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Doubts linger over Syria gas attack evidence

  • In this Aug. 28, 2013, citizen journalism image provided by the United Media Office of Arbeen which has been authenticated based on its contents and other AP reporting, members of the UN investigation team take samples from sand near a part of a missile that is likely to be one of the chemical rockets according to activists, in the Damascus countryside of Ain Terma, Syria. The U.S. government insists it has the intelligence to prove a connection between the government of President Bashar Assad to the alleged chemical weapons attack last month that killed hundreds of people in Syria_but in the absence of such evidence, Damascus and its ally Russia have aggressively pushed another scenario: that rebels carried out the Aug. 21 chemical attack. (AP Photo/United Media Office of Arbeen)

BEIRUT — The U.S. government insists it has the intelligence to prove it, but the public has yet to see a single piece of concrete evidence produced by U.S. intelligence — no satellite imagery, no transcripts of Syrian military communications — connecting the government of President Bashar Assad to the alleged chemical weapons attack last month that killed hundreds of people.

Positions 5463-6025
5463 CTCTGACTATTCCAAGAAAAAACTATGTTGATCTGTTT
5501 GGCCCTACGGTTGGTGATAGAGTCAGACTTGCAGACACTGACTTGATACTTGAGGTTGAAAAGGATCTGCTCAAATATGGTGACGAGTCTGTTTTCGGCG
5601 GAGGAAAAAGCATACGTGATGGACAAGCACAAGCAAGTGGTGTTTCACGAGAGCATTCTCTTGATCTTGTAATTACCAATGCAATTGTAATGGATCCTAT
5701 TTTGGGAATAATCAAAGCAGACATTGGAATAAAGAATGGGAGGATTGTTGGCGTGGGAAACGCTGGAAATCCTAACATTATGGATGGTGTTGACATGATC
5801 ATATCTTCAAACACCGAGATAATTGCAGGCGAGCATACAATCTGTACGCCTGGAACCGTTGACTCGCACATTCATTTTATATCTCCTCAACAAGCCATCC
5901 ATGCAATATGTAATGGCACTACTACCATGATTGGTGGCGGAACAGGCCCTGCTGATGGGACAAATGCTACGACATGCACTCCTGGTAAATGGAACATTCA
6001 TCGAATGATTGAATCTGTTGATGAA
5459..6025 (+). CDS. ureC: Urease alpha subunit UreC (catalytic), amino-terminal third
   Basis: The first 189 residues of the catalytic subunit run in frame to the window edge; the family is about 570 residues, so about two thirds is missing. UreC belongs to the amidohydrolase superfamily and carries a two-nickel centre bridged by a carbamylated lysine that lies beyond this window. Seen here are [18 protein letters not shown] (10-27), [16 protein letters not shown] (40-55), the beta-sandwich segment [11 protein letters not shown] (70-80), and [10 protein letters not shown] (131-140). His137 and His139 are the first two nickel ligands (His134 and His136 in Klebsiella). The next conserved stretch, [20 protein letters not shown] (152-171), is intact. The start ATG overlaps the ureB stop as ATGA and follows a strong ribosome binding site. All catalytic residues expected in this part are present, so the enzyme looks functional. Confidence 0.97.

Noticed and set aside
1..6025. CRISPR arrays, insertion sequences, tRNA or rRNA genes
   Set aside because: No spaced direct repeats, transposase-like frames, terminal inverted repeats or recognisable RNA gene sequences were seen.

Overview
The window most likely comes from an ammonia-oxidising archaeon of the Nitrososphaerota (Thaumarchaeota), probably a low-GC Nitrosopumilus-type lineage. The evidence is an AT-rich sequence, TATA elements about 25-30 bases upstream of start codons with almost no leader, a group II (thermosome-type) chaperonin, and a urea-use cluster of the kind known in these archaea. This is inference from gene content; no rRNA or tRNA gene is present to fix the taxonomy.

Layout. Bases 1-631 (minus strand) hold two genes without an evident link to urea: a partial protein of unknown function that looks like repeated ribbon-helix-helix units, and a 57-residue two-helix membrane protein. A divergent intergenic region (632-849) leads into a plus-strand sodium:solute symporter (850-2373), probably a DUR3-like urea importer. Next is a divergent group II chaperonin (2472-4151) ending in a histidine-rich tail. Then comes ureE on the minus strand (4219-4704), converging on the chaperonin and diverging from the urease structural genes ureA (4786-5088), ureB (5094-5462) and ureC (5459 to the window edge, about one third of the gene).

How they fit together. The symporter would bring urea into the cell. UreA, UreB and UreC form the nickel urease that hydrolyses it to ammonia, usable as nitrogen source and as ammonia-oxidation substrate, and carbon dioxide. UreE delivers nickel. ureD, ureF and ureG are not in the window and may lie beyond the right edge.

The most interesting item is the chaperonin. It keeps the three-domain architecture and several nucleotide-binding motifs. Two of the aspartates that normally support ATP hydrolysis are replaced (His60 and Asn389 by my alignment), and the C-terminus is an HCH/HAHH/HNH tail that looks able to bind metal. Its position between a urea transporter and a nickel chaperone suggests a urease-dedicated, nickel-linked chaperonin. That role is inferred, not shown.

In its absence, Damascus and its ally Russia have aggressively pushed another scenario: that rebels carried out the Aug. 21 chemical attack. Neither has produced evidence for that case, either. That's left more questions than answers as the U.S. threatens a possible military strike.

The early morning assault in a rebel-held Damascus suburb known as Ghouta was said to be the deadliest chemical weapons attack in Syria's 2?-year civil war. Survivors' accounts, photographs of many of the dead wrapped peacefully in white sheets and dozens of videos showing victims in spasms and gasping for breath shocked the world and moved President Barack Obama to call for action because the use of chemical weapons crossed the red line he had drawn a year earlier.

Yet one week after Secretary of State John Kerry outlined the case against Assad, Americans — at least those without access to classified reports — haven't seen a shred of his proof.

There is open-source evidence that provides clues about the attack, including videos of fragments from the rockets that analysts believe were likely used. U.S. officials on Saturday released a compilation of videos showing victims, including children, exhibiting what appear to be symptoms of nerve gas poisoning. Some experts think the size of the strike, and the amount of toxic chemicals that appear to have been delivered, make it doubtful that the rebels could have carried it out.


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